PM’s huge effort to land Cormann $383k job
Taxpayers are funding a "task force" of eight full-time staff to help run former Finance Minister Mathias Cormann's globetrotting campaign to secure a $383,000-a-year tax-free job running the OECD.
News.com.au revealed on Monday that Australia's bid to secure Mr Cormann a tax-free job running the Organisation for Economic Co-Operation and Development is set to cost millions with a RAAF jet on standby to fly him all over Europe.
The luxury taxpayer-funded VIP private plane was also used to transport Mr Cormann from Australia to Europe due to the scarcity of international flights.
It can now be revealed that the cost of the campaign also involves 8.5 full-time staff now working out of a 24-7 task force in the Department of Foreign Affairs.
But until the successful candidate is chosen, the Morrison Government is refusing to disclose the exact costs, claiming that disclosure of campaign details, including costs, could erode Australia's competitive edge in this campaign.
After refusing to answer questions about the arrangements for 36 hours, the Department confirmed at 10:30pm on Tuesday night that the task force was working around the clock to secure the position of secretary-general.
A public servant seconded from the DFAT is also accompanying Mr Cormann on the VIP jet all over Europe and liaising with the task force in Australia.
"A small temporary campaign task force has been set up to support Mathias Cormann as Australia's candidate for the Secretary-General of the OECD. This team will return to other duties at the conclusion of the campaign in around March 2021,'' a DFAT spokesperson said.
"The task force consists of 8.5 dedicated staff, made up of a task force manager and campaign strategist, strategy and policy advisers, a visits manager, two graduates and a communications specialist. The duties of the task force include co-ordinating advocacy by the Prime Minister and Senior Ministers, visit and travel co-ordination, as well as the preparation of briefs and communications materials to support the campaign.
"The OECD is a world-leading international economic organisation. As we tackle COVID-19, work by organisations like the OECD will help us find recovery solutions - this candidacy is a high priority for the Government."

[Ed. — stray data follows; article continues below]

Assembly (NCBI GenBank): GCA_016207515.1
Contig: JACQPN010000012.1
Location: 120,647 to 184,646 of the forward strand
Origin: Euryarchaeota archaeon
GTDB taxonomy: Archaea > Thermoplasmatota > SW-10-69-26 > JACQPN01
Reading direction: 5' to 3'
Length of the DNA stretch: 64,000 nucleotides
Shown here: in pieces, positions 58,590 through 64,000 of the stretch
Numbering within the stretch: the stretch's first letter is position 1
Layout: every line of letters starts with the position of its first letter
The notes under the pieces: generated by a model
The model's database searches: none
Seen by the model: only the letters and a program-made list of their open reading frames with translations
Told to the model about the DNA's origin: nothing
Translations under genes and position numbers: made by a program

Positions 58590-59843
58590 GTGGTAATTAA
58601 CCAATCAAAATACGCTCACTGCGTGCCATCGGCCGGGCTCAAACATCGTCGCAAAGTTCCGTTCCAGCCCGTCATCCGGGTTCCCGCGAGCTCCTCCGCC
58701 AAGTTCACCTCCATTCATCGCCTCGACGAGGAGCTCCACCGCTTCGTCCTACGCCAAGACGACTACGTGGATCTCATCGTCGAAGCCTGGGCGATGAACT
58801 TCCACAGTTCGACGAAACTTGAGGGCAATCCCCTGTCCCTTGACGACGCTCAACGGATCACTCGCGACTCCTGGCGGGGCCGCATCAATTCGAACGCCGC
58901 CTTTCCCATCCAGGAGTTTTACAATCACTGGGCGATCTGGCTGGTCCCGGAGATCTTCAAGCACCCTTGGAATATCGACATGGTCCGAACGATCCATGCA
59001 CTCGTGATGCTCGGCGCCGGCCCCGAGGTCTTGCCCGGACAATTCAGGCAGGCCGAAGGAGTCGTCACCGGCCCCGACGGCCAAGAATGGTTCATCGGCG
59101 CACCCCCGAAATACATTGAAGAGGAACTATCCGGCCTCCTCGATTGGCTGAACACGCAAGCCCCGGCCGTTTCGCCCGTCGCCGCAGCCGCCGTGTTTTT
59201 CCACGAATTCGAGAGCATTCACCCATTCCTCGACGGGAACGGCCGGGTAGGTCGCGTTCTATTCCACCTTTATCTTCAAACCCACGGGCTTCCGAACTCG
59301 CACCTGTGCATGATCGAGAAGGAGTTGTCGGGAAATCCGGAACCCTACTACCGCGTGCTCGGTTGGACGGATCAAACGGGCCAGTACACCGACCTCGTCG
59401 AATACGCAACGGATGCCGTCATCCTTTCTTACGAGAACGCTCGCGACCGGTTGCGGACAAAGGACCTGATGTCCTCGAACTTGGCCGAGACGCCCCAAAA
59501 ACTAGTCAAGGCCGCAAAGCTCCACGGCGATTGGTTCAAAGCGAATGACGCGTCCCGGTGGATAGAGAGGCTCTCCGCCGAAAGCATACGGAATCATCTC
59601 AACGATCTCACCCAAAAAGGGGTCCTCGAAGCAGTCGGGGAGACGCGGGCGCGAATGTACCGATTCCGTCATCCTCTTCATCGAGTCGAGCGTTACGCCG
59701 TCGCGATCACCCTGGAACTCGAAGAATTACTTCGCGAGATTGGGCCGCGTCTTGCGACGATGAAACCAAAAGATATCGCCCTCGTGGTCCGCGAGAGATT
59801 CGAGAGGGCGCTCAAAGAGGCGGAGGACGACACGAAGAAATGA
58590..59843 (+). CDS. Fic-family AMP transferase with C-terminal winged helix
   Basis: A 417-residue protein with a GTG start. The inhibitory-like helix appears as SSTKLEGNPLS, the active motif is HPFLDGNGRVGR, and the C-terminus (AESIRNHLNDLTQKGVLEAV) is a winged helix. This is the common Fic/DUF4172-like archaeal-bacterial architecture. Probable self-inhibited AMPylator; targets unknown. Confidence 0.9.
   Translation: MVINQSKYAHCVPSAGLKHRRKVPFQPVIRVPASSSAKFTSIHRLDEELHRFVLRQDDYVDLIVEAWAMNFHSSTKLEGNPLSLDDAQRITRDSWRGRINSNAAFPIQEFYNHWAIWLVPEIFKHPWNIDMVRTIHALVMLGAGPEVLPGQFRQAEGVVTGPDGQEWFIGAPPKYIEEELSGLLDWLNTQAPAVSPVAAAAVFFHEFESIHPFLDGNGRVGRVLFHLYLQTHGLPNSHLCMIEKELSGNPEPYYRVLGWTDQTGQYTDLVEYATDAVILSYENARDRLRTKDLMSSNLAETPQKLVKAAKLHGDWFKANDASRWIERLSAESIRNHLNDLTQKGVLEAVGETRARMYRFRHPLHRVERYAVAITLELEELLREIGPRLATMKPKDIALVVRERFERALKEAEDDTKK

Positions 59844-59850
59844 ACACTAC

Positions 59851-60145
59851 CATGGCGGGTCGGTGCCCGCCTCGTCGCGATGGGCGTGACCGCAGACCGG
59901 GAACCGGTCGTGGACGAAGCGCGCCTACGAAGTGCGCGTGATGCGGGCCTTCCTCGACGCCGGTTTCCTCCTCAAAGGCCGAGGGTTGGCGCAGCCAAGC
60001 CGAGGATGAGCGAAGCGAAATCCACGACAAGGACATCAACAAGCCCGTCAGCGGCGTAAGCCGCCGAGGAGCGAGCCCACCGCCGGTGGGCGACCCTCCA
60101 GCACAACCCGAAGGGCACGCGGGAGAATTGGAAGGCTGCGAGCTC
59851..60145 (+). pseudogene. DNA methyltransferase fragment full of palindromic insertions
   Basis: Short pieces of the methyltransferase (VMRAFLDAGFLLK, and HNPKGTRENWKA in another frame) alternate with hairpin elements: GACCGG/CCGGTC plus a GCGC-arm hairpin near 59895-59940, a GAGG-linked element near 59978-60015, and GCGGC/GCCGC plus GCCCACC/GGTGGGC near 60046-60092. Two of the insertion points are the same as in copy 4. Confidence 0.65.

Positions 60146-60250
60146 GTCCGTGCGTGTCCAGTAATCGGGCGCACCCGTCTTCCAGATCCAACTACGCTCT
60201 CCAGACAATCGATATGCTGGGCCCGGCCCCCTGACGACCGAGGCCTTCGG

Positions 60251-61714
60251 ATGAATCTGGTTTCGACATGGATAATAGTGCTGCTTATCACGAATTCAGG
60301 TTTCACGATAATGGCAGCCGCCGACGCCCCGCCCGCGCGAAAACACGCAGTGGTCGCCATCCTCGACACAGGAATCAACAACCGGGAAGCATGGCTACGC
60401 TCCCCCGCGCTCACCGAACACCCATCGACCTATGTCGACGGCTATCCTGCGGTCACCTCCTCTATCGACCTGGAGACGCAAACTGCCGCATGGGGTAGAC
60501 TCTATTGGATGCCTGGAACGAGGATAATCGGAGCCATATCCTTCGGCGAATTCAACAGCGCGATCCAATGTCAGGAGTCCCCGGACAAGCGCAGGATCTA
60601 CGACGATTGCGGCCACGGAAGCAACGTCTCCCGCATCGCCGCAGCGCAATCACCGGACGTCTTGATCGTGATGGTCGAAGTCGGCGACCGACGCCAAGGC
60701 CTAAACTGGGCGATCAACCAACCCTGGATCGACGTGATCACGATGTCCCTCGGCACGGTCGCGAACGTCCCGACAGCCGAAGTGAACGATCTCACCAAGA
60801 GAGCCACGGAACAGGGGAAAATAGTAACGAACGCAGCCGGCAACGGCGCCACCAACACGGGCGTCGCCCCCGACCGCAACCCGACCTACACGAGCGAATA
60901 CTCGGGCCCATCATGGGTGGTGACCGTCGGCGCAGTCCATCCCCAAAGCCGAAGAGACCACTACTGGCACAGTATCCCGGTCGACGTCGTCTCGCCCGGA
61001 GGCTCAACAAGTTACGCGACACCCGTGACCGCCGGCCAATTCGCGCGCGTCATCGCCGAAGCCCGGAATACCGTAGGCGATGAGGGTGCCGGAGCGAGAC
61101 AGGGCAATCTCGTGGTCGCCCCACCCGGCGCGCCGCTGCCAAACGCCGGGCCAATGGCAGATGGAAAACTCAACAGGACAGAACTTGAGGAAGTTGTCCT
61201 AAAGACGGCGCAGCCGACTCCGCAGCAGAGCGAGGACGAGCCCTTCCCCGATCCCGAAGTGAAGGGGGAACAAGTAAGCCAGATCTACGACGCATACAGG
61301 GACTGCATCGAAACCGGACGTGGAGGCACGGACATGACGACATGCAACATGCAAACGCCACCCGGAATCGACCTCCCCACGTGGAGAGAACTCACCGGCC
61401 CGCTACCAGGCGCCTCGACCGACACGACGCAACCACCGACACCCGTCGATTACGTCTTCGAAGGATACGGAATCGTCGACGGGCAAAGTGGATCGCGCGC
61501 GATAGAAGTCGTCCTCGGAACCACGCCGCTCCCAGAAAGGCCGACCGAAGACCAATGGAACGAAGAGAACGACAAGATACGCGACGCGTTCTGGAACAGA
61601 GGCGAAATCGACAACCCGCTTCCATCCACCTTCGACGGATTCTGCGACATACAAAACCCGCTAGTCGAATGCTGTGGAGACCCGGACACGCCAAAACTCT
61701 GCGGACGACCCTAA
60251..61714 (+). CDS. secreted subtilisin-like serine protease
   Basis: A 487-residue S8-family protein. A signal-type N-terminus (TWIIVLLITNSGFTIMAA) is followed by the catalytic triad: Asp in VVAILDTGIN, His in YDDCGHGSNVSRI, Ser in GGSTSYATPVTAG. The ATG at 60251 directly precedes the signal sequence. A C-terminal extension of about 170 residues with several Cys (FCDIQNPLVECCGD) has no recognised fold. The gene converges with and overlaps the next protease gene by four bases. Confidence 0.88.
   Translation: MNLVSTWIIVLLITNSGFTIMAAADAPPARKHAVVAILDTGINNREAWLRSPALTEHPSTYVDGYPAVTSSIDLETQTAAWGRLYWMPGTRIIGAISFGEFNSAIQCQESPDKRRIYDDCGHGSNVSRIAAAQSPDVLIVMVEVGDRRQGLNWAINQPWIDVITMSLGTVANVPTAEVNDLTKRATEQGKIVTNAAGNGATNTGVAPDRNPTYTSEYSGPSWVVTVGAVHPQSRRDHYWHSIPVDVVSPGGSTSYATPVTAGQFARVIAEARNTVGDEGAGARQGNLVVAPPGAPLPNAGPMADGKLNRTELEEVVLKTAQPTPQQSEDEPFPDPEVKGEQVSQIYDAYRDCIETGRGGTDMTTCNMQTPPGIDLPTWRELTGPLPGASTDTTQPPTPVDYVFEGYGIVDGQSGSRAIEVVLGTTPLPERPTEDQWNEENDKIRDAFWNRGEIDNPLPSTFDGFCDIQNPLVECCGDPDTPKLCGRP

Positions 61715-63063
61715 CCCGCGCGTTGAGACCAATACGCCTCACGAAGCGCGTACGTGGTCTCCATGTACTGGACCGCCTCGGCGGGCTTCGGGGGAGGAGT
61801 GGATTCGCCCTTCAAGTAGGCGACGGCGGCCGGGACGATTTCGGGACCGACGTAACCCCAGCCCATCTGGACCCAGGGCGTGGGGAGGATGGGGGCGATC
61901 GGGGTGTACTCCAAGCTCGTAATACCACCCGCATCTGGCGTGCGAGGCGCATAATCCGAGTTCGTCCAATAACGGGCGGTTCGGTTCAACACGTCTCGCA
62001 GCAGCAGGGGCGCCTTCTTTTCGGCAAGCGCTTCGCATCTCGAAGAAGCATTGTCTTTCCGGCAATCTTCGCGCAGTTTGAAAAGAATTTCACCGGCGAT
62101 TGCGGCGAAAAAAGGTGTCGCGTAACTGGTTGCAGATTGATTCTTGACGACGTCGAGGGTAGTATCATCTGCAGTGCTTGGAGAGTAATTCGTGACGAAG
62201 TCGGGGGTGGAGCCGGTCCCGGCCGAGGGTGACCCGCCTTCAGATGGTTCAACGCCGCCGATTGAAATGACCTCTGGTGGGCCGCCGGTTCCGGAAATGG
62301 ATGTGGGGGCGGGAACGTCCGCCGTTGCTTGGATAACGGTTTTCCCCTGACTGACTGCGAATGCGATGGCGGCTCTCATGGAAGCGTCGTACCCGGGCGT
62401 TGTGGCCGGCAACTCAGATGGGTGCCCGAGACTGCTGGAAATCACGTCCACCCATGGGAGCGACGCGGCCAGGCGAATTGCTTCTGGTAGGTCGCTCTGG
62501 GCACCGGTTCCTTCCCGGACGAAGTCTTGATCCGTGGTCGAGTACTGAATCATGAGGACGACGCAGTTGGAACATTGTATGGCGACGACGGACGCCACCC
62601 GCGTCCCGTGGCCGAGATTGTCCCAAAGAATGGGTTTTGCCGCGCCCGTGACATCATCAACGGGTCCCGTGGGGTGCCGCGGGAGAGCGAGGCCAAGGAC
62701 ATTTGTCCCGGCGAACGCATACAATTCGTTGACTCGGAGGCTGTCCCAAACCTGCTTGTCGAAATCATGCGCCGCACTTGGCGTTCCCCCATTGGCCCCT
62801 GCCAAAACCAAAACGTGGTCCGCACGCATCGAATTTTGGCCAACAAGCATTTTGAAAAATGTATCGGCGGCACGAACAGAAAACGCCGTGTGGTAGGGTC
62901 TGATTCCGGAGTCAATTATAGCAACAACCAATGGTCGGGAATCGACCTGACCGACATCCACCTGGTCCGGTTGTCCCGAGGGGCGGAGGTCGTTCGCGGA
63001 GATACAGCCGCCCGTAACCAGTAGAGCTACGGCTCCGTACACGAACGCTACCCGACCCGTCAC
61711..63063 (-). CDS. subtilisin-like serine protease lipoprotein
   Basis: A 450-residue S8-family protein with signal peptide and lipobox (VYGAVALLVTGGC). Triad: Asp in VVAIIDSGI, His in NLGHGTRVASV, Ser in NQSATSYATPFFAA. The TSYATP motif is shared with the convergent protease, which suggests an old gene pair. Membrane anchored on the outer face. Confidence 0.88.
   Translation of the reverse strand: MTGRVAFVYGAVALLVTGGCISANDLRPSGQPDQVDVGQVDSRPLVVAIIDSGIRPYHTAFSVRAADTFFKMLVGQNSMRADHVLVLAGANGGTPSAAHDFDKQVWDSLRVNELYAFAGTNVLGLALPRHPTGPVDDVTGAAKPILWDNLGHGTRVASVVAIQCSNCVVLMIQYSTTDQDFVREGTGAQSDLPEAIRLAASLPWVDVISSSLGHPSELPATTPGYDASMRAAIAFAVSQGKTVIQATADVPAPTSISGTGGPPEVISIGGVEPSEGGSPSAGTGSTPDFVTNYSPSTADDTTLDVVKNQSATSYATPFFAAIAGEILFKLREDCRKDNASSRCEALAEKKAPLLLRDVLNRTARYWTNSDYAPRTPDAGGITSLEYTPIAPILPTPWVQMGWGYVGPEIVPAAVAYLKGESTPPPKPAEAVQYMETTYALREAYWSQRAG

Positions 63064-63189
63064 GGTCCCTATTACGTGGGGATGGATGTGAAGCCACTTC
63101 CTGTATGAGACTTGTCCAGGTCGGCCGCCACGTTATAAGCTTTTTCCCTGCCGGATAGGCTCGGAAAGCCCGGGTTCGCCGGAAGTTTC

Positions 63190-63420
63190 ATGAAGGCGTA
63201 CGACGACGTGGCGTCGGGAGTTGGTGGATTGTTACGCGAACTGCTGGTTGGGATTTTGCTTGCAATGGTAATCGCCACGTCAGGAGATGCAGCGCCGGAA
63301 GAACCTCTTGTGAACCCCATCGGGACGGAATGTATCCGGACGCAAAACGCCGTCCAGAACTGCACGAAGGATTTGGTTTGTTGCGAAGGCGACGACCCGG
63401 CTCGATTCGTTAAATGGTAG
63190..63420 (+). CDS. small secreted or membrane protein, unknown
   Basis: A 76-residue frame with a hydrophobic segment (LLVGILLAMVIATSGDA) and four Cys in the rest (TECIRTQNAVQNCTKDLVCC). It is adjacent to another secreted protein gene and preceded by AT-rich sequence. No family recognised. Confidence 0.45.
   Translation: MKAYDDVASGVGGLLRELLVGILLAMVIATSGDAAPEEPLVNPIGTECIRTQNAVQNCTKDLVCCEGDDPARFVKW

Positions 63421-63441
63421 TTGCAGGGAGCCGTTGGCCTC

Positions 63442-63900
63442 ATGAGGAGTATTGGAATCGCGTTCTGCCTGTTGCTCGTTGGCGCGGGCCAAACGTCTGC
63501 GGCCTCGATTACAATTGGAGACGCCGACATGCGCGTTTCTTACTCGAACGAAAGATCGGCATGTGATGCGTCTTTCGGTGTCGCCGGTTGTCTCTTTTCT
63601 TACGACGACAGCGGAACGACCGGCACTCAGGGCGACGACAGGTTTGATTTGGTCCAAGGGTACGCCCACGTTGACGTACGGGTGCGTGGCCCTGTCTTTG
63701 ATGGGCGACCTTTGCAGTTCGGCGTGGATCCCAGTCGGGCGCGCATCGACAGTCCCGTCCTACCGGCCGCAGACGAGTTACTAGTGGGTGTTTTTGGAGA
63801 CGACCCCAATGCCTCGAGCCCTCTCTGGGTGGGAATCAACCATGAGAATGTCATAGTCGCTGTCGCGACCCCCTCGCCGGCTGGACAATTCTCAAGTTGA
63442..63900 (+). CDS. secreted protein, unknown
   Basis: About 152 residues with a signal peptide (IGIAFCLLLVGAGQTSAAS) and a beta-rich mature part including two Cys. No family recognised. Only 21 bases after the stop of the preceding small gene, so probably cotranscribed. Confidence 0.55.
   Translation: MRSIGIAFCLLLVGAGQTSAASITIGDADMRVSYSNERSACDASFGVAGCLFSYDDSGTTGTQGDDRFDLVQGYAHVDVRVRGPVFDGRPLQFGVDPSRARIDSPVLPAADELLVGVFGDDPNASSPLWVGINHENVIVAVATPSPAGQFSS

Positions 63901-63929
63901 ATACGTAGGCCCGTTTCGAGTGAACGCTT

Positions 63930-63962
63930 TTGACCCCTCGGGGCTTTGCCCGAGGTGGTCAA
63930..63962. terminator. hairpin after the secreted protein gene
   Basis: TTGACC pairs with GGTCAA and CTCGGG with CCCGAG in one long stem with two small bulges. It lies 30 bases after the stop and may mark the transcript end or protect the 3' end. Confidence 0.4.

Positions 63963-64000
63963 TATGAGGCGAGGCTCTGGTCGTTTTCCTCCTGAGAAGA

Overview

Mr Cormann is not being paid a salary by the Australian Government and ceased to be paid as a minister immediately upon his formal retirement recently. His long-serving former press secretary has joined the DFAT task force on a contract basis.
The former Senator is travelling to meet key decision-makers in OECD member countries. Since leaving Australia on November 8, Mr Cormann has held meetings with key decision-makers in Turkey, Denmark, Germany, Switzerland, Slovenia, Luxembourg, Belgium, Spain and Portugal.
Mr Cormann is planning to meet decision-makers across other OECD countries to promote his candidacy over the coming weeks, including in Austria, the Slovak Republic, Hungary, France, Chile, and Colombia.
In France, Mr Cormann will be interviewed for the position of Secretary-General by OECD member state Ambassadors.
The Government has made available to Mr Cormann the use of a Special Purpose Aircraft to enable COVID-safe travel arguing it would not otherwise have been possible to undertake intense advocacy taking into account changing circumstances on the ground through commercial travel.
Senator Cormann previously earned $390,000 as Senate leader but actually had to pay income tax in Australia for his troubles.
Senator Cormann entered Parliament in 2007, after changes to the parliamentary superannuation scheme that previously allowed MPs to cash it out or take a pension as soon as they left politics.
Prime Minister Scott Morrison has previously hailed Mr Cormann's credentials as providing a perfect fit for the top job.
"I can think of no finer candidate that Australia can put forward with his experience, with his skills," Mr Morrison said.
"Australians have an ability to work with everyone, to get on with everyone, to find the way through, to be practical, to bring people together and to support the many global organisations which the OECD would work particularly the G20."
During the Rudd Government, taxpayers spent an estimated $25 million to secure a seat on the UN Security Council.
At the time, the Liberal Party hailed the win as an 'expensive victory' for Australia.
Originally published as PM's huge effort to land Cormann $383k job